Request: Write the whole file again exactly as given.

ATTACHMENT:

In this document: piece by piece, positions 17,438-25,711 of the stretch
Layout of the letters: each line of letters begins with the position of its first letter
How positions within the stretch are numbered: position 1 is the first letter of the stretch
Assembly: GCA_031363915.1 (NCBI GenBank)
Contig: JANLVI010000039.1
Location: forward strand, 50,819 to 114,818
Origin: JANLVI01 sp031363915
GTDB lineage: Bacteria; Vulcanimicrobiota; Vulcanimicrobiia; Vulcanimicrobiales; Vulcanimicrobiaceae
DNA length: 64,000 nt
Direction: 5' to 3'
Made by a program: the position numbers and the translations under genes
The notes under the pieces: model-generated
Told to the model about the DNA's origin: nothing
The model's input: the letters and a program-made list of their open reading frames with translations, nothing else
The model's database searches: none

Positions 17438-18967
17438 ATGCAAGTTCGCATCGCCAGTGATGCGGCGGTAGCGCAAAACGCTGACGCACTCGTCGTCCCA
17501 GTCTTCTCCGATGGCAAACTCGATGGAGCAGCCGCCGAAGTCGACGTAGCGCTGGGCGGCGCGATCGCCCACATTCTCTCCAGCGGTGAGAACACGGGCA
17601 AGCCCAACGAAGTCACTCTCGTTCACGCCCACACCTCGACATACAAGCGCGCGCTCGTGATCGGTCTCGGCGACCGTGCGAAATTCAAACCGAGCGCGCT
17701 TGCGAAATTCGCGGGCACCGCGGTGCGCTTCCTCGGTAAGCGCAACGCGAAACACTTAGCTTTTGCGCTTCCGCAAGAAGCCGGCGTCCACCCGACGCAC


In this document: piece by piece, positions 17,438-25,711 of the stretch
Layout of the letters: each line of letters begins with the position of its first letter
How positions within the stretch are numbered: position 1 is the first letter of the stretch
Assembly: GCA_031363915.1 (NCBI GenBank)
Contig: JANLVI010000039.1
Location: forward strand, 50,819 to 114,818
Origin: JANLVI01 sp031363915
GTDB lineage: Bacteria; Vulcanimicrobiota; Vulcanimicrobiia; Vulcanimicrobiales; Vulcanimicrobiaceae
DNA length: 64,000 nt
Direction: 5' to 3'
Made by a program: the position numbers and the translations under genes
The notes under the pieces: model-generated
Told to the model about the DNA's origin: nothing
The model's input: the letters and a program-made list of their open reading frames with translations, nothing else
The model's database searches: none

Positions 17438-18967
17438 ATGCAAGTTCGCATCGCCAGTGATGCGGCGGTAGCGCAAAACGCTGACGCACTCGTCGTCCCA
17501 GTCTTCTCCGATGGCAAACTCGATGGAGCAGCCGCCGAAGTCGACGTAGCGCTGGGCGGCGCGATCGCCCACATTCTCTCCAGCGGTGAGAACACGGGCA
17601 AGCCCAACGAAGTCACTCTCGTTCACGCCCACACCTCGACATACAAGCGCGCGCTCGTGATCGGTCTCGGCGACCGTGCGAAATTCAAACCGAGCGCGCT
17701 TGCGAAATTCGCGGGCACCGCGGTGCGCTTCCTCGGTAAGCGCAACGCGAAACACTTAGCTTTTGCGCTTCCGCAAGAAGCCGGCGTCCACCCGACGCAC